(6) for any person in connection with the acquisition or attempted acquisition of any firearm or ammunition from a licensed importer, licensed manufacturer, licensed dealer, or licensed collector, knowingly to make any false or fictitious oral or written statement or to furnish or exhibit any false, fictitious, or misrepresented identification, intended or likely to deceive such importer, manufacturer, dealer, or collector with respect to any fact material to the lawfulness of the sale or other disposition of such firearm or ammunition under the provisions of this chapter;
18 U.S.C. § 922(a)(6). The same potential penalty applies for a violation of this provision. Sec. 924(a)(2).
In either instance, then, Julian may be found guilty only if he was convicted of a "crime punishable by imprisonment for a term exceeding one year." Under Count I, his possession (if proven) of the firearms would be unlawful, and, with respect to Count II, his statement (if proven) that he had not been so convicted would be false. Although the term is self-defining, it is clarified for purposes of firearms offenses as follows:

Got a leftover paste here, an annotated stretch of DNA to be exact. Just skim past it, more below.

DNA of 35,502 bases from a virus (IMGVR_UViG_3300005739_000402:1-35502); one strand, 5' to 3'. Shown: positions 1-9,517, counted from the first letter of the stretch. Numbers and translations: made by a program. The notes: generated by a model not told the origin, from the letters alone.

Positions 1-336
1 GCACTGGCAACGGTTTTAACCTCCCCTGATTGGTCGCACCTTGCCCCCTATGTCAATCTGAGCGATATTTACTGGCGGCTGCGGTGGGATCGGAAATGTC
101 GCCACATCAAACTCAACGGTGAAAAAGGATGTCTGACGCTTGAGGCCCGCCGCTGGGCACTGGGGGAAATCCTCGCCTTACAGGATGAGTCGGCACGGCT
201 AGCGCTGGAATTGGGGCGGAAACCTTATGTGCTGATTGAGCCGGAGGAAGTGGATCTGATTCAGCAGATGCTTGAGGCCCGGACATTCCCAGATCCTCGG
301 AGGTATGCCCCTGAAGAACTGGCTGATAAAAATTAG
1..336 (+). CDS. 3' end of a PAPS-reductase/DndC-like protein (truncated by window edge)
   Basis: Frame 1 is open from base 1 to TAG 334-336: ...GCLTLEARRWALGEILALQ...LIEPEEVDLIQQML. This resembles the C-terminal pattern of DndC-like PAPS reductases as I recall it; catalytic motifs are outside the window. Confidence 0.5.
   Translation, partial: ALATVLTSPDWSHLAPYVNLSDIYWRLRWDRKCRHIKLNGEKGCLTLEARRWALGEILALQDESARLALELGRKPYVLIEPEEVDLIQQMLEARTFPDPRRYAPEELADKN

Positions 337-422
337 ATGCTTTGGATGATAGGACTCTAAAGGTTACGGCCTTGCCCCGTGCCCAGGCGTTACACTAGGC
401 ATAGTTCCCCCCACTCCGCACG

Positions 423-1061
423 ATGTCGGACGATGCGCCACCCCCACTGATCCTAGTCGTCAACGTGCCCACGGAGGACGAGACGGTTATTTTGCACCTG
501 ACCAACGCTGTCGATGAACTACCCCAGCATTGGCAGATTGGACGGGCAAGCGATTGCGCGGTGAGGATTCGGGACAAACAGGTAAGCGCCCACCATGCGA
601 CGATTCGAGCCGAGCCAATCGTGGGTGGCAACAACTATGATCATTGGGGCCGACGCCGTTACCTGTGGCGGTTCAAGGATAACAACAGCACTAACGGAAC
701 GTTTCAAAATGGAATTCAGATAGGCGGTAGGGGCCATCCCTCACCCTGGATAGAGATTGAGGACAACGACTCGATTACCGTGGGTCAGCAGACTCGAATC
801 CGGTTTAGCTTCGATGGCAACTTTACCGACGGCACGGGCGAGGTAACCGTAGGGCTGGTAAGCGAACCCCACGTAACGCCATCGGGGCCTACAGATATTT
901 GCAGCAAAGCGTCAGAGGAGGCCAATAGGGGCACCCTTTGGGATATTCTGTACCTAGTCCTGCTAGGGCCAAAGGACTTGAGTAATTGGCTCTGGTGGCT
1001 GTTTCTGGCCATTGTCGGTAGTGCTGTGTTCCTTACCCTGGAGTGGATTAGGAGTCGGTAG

As used in this chapter--
(20) The term "crime punishable by imprisonment for a term exceeding one year" does not include--
(A) any Federal or State offenses pertaining to antitrust violations, unfair trade practices, restraints of trade, or other similar offenses relating to the regulation of business practices, or
(B) any State offense classified by the laws of the State as a misdemeanor and punishable by a term of imprisonment of two years or less.
What constitutes a conviction of such a crime shall be determined in accordance with the law of the jurisdiction in which the proceedings were held. Any conviction which has been expunged, or set aside or for which a person has been pardoned or has had civil rights restored shall not be considered a conviction for purposes of this chapter, unless such pardon, expungement, or restoration of civil rights expressly provides that the person may not ship, transport, possess or receive firearms.
The issue is whether a conviction which is set aside and expunged after a felon
is found in possession of firearms and after the felon has stated in writing that s/he ...